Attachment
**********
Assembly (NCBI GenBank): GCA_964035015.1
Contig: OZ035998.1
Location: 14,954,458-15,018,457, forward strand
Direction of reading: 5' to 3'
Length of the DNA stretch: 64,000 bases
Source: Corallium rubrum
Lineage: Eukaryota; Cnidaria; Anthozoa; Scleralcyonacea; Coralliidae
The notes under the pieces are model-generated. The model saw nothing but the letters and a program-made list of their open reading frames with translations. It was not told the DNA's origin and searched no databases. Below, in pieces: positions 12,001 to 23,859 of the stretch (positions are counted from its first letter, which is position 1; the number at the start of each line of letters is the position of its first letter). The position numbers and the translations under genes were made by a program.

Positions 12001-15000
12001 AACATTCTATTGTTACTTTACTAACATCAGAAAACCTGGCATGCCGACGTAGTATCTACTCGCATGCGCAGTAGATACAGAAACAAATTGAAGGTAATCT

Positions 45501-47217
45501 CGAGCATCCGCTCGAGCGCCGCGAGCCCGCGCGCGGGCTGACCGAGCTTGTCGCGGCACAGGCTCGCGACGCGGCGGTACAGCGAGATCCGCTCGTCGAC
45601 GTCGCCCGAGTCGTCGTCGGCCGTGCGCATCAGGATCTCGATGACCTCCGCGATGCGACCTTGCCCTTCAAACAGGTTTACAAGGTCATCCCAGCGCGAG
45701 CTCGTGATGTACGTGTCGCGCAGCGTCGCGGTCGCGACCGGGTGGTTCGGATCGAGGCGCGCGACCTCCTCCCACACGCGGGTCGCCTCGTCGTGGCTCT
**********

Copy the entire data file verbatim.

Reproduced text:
Assembly (NCBI GenBank): GCA_964035015.1
Contig: OZ035998.1
Location: 14,954,458-15,018,457, forward strand
Direction of reading: 5' to 3'
Length of the DNA stretch: 64,000 bases
Source: Corallium rubrum
Lineage: Eukaryota; Cnidaria; Anthozoa; Scleralcyonacea; Coralliidae
The notes under the pieces are model-generated. The model saw nothing but the letters and a program-made list of their open reading frames with translations. It was not told the DNA's origin and searched no databases. Below, in pieces: positions 12,001 to 23,859 of the stretch (positions are counted from its first letter, which is position 1; the number at the start of each line of letters is the position of its first letter). The position numbers and the translations under genes were made by a program.

Positions 12001-15000
12001 AACATTCTATTGTTACTTTACTAACATCAGAAAACCTGGCATGCCGACGTAGTATCTACTCGCATGCGCAGTAGATACAGAAACAAATTGAAGGTAATCT

Positions 45501-47217
45501 CGAGCATCCGCTCGAGCGCCGCGAGCCCGCGCGCGGGCTGACCGAGCTTGTCGCGGCACAGGCTCGCGACGCGGCGGTACAGCGAGATCCGCTCGTCGAC
45601 GTCGCCCGAGTCGTCGTCGGCCGTGCGCATCAGGATCTCGATGACCTCCGCGATGCGACCTTGCCCTTCAAACAGGTTTACAAGGTCATCCCAGCGCGAG
45701 CTCGTGATGTACGTGTCGCGCAGCGTCGCGGTCGCGACCGGGTGGTTCGGATCGAGGCGCGCGACCTCCTCCCACACGCGGGTCGCCTCGTCGTGGCTCT